MIM: Would that happen to be “Windswept” by chance.
HCH: Yes. Exactly!
MIM: I listened to that song the most off the new record. It must have like five movements.
HCH: That one has a very distinct metronomic pattern, like this Baroque pattern to it.
MIM: You have all these instrumental credits at the end of your album, how are you doing that as a band?
HCH: Well specifically with the recording of To Love, To Leave, To Live we recorded most of all of those songs as a live trio with jazz drum, jazz bass and me on piano or guitar. We were sitting around for days working out the ins and outs. I was working with the co-producer on this record, so there was a lot of give and take with Shane.
MIM: Who was your live trio you mentioned?
HCH: Shane Leonard was on drums and a bunch of other stuff and he’s the co-producer. Pat Keen was on bass, upright and electric. Everything was tracked from that space.
MIM: I was kind of refreshing to hear somebody throw in a little wind instrumentation. Like bass clarinet; I don’t hear that anywhere.
HCH: The touring band for this record is me and three other women and the instrumentation between us all is cello, two woodwinds, piano, electric guitar, classical guitar, four-part vocal harmony, and drum triggers. I’ve recreated a lot of the drum parts so we can trigger them to fill that necessary space. We’ll be touring for the next three months.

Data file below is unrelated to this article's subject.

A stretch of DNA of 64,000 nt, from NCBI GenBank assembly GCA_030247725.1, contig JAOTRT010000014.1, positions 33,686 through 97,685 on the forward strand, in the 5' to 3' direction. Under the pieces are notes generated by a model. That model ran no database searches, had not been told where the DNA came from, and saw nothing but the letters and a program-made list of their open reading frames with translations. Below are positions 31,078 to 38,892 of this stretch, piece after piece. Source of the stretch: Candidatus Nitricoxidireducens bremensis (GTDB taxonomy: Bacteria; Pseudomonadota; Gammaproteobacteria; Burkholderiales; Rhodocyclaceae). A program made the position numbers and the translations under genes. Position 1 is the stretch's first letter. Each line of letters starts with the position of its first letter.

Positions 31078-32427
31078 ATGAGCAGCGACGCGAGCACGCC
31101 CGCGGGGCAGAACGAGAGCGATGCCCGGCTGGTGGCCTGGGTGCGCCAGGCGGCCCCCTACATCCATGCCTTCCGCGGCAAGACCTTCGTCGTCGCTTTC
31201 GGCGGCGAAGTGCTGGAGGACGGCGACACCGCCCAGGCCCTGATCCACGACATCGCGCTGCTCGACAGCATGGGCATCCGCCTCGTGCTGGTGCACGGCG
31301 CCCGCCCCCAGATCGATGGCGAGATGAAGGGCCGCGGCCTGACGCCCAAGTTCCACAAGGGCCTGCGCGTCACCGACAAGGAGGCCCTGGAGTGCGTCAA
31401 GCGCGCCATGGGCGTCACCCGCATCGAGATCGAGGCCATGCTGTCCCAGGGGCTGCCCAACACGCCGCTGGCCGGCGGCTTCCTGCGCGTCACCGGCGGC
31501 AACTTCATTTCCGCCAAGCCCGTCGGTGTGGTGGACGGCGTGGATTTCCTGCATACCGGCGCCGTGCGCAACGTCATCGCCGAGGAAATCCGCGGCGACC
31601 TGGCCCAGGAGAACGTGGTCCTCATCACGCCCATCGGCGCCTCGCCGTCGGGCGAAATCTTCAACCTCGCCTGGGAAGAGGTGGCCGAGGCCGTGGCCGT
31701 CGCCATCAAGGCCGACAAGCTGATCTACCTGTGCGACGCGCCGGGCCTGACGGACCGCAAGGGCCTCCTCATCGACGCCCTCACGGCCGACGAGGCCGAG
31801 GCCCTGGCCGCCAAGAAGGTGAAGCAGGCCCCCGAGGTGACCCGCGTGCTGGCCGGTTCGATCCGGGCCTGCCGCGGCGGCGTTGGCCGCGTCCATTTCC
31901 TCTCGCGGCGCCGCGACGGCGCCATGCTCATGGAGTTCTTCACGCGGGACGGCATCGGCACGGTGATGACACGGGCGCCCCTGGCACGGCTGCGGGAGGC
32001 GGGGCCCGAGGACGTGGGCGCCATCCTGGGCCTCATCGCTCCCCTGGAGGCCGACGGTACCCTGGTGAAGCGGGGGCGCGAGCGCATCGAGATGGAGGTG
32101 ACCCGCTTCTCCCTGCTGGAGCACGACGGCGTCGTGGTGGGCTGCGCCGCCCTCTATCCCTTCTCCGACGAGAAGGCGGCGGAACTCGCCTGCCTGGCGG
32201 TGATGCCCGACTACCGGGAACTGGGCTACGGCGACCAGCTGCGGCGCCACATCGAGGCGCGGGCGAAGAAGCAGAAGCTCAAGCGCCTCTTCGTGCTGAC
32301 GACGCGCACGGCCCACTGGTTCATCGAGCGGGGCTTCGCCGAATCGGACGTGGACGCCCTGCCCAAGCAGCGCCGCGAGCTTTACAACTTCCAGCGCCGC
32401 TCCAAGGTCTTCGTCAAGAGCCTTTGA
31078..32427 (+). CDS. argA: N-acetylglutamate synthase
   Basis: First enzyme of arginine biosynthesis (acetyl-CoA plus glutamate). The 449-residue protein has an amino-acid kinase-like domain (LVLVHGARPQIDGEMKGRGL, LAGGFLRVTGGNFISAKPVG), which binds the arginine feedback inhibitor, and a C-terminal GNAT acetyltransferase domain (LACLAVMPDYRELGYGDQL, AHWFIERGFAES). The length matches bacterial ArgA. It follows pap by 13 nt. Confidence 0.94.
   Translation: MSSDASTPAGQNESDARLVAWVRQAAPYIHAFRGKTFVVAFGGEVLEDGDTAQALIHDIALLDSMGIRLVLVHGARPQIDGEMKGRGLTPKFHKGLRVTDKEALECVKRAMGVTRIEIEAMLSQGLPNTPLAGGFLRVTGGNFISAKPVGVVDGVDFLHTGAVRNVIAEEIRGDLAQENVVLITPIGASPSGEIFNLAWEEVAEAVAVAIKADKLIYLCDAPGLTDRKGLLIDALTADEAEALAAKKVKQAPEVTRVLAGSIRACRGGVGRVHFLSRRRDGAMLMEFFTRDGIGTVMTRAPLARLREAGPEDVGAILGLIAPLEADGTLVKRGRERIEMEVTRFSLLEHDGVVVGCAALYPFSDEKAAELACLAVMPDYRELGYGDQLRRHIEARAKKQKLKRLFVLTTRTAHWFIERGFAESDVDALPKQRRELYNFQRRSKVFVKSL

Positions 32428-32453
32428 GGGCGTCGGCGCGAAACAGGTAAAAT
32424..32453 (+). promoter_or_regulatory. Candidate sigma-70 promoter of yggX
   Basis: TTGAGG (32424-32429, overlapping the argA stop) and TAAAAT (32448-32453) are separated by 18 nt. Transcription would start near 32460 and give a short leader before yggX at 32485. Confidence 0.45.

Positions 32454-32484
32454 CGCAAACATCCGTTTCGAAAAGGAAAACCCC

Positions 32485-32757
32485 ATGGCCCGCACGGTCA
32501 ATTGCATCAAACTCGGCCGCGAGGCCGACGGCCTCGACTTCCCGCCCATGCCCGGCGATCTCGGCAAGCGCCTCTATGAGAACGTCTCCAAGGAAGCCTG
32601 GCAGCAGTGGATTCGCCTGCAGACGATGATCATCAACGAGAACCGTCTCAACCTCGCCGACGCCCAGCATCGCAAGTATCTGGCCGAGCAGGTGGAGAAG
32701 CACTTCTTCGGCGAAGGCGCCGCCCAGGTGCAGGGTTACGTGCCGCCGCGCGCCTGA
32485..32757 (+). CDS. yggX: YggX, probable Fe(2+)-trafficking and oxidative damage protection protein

HCH: It is so fun to arrange these songs for cello and woodwind players. We’ll have dueling flutes! For a music nerd, it’s been pretty exhilarating.
MIM: Speaking of your group. Who will be joining you at the Icehouse on Thursday?
HCH: Band members are Siri Undlin of Humbird. She plays flute, sings, synthesizer, drum triggers, percussion. Hilary James, she’s in a ton of bands here in town… We are the Willows, Bathtub Cig. She plays cello and electric bass. Then Adelyn Strei of Adelyn Rose, she plays woodwinds, guitar, keys, drum triggers, synth, and sings. Siri plays guitar as well.
MIM: What can your audience expect at your show, mostly new material?
HCH: For these shows we’re going as far back as Ghost of a Gardner. We’re doing some Captiva stuff, and then the lion’s share is from the new record.
Show Details: Thursday, June 6th 8pm, with Idle Empress + Eustace the Dragon